Off to Enterprise, OR for a work-related site visit – perhaps the one time I will see real snow this season. The road dangerous, but my colleague skilled at navigating our route through the elements. The clinic visit was informative, as I learn more about the healthcare system everyday I work this job. Evenings we were treated to beers from the local brewpub – ones that could only be had as a reward for making it all the way out to eastern Oregon. The hotel had an indoor pool and hot tub for two nights of relaxation. It took a few days, but on our last morning there, the sun came out and we were able to see the mountains as we headed back. I learned that the billion-dollar Powerball winners live in California, Florida, and a small town in Tennessee three times as big as where I was staying. I won’t be retiring soon.

snow in Enterprise

We drove through this…

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…to get to this.

One day of work in Portland which featured lots of writing and struggling with data on difficult topics. Speaking my mind when things didn’t feel right, I was both firm and tentative in expressing my thoughts on a project I feel deserves more authenticity than the quick-fix it was being given. I struggled through tough conversations without sacrifice. Celebrated the end of the day by buying my plane tickets to China in April, and then settled in for a night filled with bad TV and good food. Leftovers are never to be taken for granted; stews taste better days later.

The weekend immediately followed and consisted of some volunteer work tearing down an adult entertainment establishment that will someday be replaced by a community center. Over 25,000 square feet of red, white, and black décor. Tearing up over-worn carpet and removing nails from 2x4s that will gain new life somewhere presumably happier. Taking a sledge hammer to the bar area was extra satisfying – shards of tile tumbled to the ground and drywall simply fell away with every swing, perfected from my softball days. I was sore and it felt great.

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Goodbye, Sugar Shack! Though that cheetah *is* something to behold.

That night I met up with a friend to see The Book of Mormon. We arrived at the theater several hours early to enter a lottery for cheap tickets. We were the first names drawn, and for less than half price ended up in the second row – close enough to see the actors’ facial expressions and even when they sprayed their lines. I forgot how much I love musicals and though I could vow to see them more often, I’m not so sure that will happen, but it’s something to keep in mind.

Reflecting on this past week, it’s easy to see how I’m the luckiest woman in the world.

Veterans Day: One question

Today is Veterans Day in the US. As the child of Canadian citizens, this day doesn’t mean a lot to my family. To my knowledge, no one has talked of any military service performed by anyone on my father’s side, though I am sure, generations ago, that happened. On my mother’s side I come from former Soviet heritage – Latvian to be exact. Therefore, my grandfather fought against the Russians and with the Germans in hopes of gaining independence for his country. No, he was not affiliated with the Nazi party, but still, it is difficult to explain to people the complexities of WWII and why different people fought for different sides for different reasons. Therefore, I usually remain quiet on the matter, though I do have a Latvian pin or two that may have adorned his uniform at one point. They are among the very few possessions I have to help me remember him, even though they are far from symbolic of who he was, in my eyes, as I was growing up. So, on a day like today, I struggle to find ways to reflect and honor those who served in the past.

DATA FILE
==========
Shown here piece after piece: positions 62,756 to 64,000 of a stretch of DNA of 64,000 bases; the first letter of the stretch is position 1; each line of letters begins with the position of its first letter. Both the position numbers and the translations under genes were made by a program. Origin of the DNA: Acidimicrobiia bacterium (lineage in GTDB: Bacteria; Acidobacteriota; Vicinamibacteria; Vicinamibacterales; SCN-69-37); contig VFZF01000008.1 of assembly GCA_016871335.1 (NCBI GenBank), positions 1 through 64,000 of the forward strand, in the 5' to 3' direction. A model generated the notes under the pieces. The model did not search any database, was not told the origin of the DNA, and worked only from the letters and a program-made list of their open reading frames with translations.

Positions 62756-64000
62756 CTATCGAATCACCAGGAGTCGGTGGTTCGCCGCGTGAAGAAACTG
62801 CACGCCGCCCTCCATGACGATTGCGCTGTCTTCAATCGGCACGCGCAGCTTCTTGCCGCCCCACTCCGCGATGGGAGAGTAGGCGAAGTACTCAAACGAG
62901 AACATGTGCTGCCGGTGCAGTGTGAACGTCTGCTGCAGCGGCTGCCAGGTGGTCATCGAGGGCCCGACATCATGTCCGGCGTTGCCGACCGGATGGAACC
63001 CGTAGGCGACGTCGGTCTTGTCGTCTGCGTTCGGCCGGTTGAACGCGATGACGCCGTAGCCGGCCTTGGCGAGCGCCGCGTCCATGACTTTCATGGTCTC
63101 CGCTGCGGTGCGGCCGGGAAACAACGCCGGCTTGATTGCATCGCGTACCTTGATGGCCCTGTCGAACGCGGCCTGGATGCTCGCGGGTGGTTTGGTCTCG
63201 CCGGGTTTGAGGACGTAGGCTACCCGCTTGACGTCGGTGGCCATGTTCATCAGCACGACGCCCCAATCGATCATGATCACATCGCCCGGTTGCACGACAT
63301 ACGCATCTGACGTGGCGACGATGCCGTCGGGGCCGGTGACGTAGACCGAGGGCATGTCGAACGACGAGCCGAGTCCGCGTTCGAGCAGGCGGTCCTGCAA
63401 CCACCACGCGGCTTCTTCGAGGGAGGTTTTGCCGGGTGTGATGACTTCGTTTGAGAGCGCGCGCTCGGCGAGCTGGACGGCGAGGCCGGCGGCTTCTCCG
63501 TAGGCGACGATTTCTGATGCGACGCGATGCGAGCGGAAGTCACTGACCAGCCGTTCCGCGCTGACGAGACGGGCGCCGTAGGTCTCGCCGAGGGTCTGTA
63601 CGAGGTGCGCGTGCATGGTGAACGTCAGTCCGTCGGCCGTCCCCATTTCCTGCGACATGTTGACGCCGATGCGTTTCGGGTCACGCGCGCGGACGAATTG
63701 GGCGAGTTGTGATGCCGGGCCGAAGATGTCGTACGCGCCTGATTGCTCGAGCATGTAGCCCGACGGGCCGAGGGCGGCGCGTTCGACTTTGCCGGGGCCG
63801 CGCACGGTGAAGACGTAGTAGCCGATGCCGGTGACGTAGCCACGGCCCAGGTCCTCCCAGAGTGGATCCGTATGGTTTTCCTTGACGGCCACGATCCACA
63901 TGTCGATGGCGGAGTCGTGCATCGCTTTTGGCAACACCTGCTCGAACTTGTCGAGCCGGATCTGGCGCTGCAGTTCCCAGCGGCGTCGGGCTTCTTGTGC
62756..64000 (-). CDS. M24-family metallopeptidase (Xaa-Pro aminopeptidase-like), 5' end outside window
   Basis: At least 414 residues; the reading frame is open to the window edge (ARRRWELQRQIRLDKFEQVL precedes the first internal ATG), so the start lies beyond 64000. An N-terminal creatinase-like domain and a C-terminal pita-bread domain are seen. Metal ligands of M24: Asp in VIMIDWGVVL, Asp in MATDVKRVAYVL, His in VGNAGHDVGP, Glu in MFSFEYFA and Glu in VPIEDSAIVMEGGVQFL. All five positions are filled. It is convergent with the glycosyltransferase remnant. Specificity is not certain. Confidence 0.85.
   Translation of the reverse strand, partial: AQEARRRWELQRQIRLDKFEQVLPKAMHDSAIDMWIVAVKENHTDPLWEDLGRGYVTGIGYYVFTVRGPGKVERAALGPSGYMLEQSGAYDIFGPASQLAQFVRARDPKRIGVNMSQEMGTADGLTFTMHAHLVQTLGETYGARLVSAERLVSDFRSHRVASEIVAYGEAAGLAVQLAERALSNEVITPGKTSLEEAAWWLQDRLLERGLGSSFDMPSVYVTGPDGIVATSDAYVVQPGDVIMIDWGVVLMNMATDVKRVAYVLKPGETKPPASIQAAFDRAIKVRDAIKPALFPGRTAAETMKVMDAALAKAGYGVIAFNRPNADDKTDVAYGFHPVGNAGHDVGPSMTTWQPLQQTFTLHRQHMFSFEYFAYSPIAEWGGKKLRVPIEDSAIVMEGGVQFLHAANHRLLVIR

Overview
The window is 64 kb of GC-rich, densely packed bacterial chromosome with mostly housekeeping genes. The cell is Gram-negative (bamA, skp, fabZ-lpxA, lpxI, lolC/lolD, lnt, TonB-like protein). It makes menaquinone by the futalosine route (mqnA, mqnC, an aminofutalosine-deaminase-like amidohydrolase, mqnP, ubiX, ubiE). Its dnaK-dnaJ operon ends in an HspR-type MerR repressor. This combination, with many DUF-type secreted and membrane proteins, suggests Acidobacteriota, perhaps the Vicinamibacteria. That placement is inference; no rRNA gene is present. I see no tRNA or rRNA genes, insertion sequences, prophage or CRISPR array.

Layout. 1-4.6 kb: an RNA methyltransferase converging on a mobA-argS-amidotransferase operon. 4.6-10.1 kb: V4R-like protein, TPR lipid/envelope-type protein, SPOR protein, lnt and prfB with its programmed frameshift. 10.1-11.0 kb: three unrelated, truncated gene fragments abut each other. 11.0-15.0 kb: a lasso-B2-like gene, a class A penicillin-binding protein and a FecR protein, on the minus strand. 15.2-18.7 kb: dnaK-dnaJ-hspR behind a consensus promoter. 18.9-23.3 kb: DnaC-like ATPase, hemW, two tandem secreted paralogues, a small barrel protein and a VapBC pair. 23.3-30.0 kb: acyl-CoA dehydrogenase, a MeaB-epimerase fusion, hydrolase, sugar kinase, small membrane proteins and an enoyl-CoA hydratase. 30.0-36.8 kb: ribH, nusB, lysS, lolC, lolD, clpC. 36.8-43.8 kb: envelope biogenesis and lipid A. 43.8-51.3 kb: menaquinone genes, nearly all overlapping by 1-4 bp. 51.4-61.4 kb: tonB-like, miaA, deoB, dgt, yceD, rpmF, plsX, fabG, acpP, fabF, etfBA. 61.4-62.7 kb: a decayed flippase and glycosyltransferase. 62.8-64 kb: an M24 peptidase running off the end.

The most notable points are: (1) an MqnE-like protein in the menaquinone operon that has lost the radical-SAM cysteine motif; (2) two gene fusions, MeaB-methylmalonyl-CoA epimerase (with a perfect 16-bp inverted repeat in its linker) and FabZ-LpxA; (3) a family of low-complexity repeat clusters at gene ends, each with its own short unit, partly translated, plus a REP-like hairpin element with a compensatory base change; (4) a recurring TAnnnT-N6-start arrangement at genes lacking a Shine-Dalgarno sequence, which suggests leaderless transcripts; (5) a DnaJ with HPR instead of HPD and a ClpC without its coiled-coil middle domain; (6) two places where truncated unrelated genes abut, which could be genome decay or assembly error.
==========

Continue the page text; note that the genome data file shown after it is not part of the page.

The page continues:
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Photo taken at the Hoa Lo Prison (the “Hanoi Hilton”) in Vietnam.

I do have friends who have served our country. Like my grandfather, their stories about their military service are infrequent. I’m not sure if this is because they don’t see that time as a large part of their identity, or if they just prefer not to talk about it. Or, perhaps, they don’t think I or others want to hear about it. But today, their Facebook pages come alive with pictures of them in uniform, or other acknowledgement of their time overseas. But again, I see these friends of mine as a combination of many other characteristics and memories first, with “(former) military” far in the back of my mind.

No matter who I do or don’t know with a military background, millions went overseas to fight wars built on strange, some say false, pretenses. On some level the “why” matters a whole lot, but on another, it doesn’t because, regardless of the reason, many served and then came back changed and alone. Our lack of services – especially those related to mental health – for our Veterans makes me sad for them and the priorities of our country. Over twenty suicide deaths every day; most of these victims never received services from the VA health care system. Too many whys from access to stigmatism to name.

It’s not enough to say “thank you” and then just walk away, or even offer a free breakfast or oil change as some companies choose to do. Even if it’s only for today, the next time you see someone in uniform (or anyone else for that matter), if you are going to say only one thing to them, ask “Are you OK?” Then take a moment to listen to the answer. As simple as that sounds, that one question can go a long way towards supporting someone and even preventing suicide. Much more than a free coffee, anyway.